Health officials say the number of Americans dealing with some form of inflammatory bowel disease or IBD has skyrocketed over the last two decades.

While research has looked at diets high in fat for the cause, a new study finds sugar may play a key role in worsening stomach issues.

A team from the University of Texas Southwestern Medical Center says high-sugar diets damage the lining of a person’s gut and cause more severe cases of colitis.

Colitis is a major public health problem in the U.S. and in other Western countries, says study leader Hasan Zaki in a university release. This is very important from a public health point of view.

Researchers say colitis is a type of IBD which causes abdominal pain, persistent diarrhea, and rectal bleeding. Overall, the number of Americans dealing with IBD has jumped from two million in 1999 to three million in 2015. This also includes cases of Crohn’s disease, according to the Centers for Disease Control and Prevention.

The study examined what makes a Western diet so problematic for gut health. These menus are typically full of fat, sugar, and animal protein.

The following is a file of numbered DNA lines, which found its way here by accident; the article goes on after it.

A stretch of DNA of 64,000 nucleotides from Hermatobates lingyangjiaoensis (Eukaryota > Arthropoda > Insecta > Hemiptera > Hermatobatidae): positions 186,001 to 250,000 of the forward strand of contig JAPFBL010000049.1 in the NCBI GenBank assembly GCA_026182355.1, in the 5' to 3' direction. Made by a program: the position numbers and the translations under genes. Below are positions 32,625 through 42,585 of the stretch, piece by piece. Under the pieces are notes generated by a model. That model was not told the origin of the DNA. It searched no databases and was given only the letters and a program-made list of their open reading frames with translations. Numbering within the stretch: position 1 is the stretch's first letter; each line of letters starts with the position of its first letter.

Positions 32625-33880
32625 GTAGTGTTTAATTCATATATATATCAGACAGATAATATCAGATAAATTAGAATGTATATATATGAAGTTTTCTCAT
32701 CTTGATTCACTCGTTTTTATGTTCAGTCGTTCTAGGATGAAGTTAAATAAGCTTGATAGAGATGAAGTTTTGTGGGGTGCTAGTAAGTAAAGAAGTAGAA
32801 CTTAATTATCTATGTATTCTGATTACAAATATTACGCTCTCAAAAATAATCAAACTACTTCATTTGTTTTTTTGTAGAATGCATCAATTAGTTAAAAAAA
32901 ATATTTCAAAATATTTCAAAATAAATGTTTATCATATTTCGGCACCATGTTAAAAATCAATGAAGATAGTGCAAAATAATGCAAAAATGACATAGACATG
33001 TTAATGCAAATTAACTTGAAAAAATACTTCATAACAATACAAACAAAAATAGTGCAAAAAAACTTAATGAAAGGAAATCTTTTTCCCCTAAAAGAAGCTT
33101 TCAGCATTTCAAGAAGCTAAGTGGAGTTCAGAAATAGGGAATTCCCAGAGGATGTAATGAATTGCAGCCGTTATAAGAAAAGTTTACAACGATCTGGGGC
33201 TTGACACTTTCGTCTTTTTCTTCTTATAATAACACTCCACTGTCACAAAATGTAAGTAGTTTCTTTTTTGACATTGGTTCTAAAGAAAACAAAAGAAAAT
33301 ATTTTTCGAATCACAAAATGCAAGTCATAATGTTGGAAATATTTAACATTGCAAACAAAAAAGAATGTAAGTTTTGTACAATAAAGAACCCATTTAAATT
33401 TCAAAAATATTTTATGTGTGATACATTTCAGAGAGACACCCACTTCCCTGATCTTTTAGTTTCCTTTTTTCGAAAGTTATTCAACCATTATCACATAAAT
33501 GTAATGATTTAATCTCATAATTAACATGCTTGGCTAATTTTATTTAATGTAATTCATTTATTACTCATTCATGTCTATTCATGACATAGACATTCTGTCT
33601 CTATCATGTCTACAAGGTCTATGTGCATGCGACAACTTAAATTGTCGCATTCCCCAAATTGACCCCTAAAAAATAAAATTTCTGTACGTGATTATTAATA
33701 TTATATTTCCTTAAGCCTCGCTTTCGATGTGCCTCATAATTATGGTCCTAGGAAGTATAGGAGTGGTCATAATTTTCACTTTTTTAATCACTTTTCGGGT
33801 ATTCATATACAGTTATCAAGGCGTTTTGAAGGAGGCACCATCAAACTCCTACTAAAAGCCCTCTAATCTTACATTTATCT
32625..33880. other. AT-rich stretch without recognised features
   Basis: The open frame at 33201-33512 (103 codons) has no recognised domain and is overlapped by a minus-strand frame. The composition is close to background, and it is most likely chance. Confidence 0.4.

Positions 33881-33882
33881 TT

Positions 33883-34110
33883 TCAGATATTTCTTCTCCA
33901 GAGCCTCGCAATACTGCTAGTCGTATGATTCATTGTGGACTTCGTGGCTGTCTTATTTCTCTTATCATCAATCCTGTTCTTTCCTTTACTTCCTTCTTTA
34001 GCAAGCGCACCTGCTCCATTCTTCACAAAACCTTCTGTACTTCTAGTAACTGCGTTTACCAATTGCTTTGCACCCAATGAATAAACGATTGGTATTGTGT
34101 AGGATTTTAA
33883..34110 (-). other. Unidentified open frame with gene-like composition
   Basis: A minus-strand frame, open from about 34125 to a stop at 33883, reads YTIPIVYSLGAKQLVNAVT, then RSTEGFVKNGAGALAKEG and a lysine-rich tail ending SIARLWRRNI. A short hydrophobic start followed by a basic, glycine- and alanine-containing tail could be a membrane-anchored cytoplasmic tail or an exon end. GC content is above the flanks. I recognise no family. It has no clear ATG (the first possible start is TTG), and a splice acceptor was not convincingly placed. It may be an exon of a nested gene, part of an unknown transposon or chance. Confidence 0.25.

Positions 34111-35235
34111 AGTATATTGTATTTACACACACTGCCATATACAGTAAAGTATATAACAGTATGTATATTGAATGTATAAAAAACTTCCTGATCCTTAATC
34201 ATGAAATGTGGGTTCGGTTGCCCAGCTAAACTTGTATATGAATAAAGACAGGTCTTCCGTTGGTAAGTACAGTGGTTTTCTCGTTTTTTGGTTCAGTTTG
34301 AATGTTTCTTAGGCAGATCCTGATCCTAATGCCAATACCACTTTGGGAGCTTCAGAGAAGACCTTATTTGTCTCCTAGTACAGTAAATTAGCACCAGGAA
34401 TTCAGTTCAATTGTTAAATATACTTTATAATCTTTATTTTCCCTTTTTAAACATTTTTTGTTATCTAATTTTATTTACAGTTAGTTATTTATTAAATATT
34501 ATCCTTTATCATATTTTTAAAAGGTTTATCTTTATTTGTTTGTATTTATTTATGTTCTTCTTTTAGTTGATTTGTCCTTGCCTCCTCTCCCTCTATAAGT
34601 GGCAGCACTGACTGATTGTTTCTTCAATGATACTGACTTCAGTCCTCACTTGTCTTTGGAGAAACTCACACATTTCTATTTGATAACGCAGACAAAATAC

While high-fat intake has been linked to the onset of IBD, Zaki says sugar’s role has remained controversial among scientists. The new study finds the growing use of glucose in food production may be doing just as much harm.

The UT Southwestern team points to the development of high fructose corn syrup by the food industry in the 1960’s. They say this glucose-filled product has been increasingly used to sweeten drinks and some foods since its creation.

The incidence of IBD has also increased in Western countries, particularly among children, over this same period,” Zaki and his team adds.

Zaki says his team will now look at how high-sugar intake affects the onset and symptoms of obesity, fatty liver disease, and degenerative conditions like Alzheimer’s disease.

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